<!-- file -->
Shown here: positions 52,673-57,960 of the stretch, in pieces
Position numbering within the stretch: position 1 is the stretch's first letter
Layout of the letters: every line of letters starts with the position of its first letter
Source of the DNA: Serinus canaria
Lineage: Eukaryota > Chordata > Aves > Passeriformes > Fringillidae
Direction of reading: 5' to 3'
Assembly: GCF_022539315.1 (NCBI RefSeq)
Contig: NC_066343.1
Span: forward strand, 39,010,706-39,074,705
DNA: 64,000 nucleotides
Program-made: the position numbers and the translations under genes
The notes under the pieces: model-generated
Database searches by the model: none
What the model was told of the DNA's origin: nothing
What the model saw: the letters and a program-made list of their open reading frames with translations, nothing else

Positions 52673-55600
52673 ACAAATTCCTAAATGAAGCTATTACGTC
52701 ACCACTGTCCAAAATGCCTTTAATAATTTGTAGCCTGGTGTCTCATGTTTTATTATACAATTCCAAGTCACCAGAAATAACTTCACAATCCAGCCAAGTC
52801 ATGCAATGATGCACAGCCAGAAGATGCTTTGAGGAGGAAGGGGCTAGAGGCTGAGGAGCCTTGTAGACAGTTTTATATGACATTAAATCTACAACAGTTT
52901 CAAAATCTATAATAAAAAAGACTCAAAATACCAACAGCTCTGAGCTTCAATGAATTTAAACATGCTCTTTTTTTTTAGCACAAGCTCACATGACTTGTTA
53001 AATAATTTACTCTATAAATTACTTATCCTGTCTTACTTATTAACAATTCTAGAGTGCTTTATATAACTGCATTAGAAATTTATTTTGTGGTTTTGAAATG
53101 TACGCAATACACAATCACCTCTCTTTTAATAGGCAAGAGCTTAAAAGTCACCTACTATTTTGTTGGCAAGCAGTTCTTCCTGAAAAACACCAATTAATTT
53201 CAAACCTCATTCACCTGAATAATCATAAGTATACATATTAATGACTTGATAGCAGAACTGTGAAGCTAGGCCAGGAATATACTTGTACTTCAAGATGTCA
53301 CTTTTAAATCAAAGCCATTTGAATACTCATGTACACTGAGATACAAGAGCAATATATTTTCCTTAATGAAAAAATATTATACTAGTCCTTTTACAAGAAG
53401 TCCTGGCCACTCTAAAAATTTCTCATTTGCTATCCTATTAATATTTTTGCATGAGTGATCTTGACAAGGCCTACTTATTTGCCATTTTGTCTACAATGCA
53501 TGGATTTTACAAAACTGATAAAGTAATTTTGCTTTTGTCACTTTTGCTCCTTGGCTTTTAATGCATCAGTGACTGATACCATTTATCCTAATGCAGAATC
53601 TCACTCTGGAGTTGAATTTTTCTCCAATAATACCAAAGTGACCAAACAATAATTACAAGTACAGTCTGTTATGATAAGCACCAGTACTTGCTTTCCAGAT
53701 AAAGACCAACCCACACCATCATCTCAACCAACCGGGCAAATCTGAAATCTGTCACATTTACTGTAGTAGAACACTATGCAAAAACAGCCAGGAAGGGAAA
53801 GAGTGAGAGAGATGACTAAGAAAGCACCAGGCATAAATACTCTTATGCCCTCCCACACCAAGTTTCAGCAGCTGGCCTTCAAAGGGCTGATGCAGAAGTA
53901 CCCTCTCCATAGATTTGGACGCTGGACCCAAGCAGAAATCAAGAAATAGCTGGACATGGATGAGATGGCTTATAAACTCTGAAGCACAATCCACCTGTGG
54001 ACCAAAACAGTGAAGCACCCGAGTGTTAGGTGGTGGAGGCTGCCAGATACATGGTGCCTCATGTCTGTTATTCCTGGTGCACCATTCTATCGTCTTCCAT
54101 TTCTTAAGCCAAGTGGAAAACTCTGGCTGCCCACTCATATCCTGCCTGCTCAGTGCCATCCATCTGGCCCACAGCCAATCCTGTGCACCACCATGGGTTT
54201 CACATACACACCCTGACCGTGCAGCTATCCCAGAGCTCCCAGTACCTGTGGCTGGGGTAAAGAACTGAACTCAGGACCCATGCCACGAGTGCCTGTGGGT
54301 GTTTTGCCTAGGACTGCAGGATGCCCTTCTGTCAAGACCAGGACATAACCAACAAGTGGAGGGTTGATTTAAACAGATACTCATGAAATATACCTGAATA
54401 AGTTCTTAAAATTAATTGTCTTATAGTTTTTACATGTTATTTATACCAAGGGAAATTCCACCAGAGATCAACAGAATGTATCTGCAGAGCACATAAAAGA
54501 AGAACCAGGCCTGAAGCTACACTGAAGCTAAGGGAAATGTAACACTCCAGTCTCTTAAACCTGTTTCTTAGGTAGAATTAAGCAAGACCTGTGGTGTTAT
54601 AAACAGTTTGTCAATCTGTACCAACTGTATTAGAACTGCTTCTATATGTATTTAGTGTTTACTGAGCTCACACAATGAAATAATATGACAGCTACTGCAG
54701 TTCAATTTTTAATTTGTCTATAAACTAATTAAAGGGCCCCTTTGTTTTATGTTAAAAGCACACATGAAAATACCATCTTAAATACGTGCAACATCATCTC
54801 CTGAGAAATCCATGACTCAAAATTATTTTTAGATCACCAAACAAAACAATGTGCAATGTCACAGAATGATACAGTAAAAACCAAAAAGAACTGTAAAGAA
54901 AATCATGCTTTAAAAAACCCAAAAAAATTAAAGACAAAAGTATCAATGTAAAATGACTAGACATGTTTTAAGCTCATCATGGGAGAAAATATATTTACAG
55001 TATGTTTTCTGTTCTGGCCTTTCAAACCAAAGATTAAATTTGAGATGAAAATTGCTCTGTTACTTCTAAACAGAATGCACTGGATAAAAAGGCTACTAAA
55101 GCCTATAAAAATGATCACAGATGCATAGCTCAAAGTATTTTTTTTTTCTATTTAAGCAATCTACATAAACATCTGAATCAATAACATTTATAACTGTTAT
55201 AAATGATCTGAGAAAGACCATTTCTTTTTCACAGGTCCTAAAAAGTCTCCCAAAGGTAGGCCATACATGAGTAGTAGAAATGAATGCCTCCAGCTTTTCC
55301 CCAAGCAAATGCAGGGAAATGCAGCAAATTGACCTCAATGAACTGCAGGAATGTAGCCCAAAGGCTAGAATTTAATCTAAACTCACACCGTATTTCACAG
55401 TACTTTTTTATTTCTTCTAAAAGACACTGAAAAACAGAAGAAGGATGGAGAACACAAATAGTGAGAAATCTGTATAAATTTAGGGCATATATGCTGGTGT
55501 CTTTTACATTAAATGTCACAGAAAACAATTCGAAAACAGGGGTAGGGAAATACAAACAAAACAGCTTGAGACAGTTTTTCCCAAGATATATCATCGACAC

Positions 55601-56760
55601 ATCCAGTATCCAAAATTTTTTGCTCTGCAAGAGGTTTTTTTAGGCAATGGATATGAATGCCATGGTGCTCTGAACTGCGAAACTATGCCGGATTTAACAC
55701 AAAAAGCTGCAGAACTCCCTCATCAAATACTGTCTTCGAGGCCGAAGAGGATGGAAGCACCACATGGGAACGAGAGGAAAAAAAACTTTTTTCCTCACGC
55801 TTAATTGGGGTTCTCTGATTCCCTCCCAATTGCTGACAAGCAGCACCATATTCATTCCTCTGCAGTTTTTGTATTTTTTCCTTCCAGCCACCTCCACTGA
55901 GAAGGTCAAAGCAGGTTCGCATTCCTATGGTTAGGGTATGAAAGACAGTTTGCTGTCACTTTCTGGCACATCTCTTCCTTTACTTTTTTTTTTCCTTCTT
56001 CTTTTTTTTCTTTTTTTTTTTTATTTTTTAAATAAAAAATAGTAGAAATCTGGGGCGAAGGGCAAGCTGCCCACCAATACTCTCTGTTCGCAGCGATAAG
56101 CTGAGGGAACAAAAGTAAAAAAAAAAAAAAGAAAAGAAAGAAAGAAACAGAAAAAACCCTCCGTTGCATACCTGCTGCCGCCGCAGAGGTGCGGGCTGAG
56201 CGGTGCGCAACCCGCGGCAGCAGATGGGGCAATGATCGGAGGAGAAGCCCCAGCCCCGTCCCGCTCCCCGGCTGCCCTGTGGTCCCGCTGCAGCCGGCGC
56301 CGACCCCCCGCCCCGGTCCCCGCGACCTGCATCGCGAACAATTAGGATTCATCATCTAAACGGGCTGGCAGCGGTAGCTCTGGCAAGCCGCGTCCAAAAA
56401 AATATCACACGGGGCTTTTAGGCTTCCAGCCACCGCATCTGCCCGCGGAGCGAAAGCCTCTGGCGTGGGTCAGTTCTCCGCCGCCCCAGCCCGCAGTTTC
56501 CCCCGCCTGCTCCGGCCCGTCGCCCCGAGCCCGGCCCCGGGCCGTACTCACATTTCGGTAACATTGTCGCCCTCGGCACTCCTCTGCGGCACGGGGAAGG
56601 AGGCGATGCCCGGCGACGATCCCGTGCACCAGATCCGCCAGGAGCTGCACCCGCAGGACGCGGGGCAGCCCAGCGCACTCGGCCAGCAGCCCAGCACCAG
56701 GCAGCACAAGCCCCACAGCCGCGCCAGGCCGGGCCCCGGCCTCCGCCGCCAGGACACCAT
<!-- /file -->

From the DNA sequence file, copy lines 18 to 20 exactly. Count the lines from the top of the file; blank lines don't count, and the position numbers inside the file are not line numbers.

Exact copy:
52701 ACCACTGTCCAAAATGCCTTTAATAATTTGTAGCCTGGTGTCTCATGTTTTATTATACAATTCCAAGTCACCAGAAATAACTTCACAATCCAGCCAAGTC
52801 ATGCAATGATGCACAGCCAGAAGATGCTTTGAGGAGGAAGGGGCTAGAGGCTGAGGAGCCTTGTAGACAGTTTTATATGACATTAAATCTACAACAGTTT
52901 CAAAATCTATAATAAAAAAGACTCAAAATACCAACAGCTCTGAGCTTCAATGAATTTAAACATGCTCTTTTTTTTTAGCACAAGCTCACATGACTTGTTA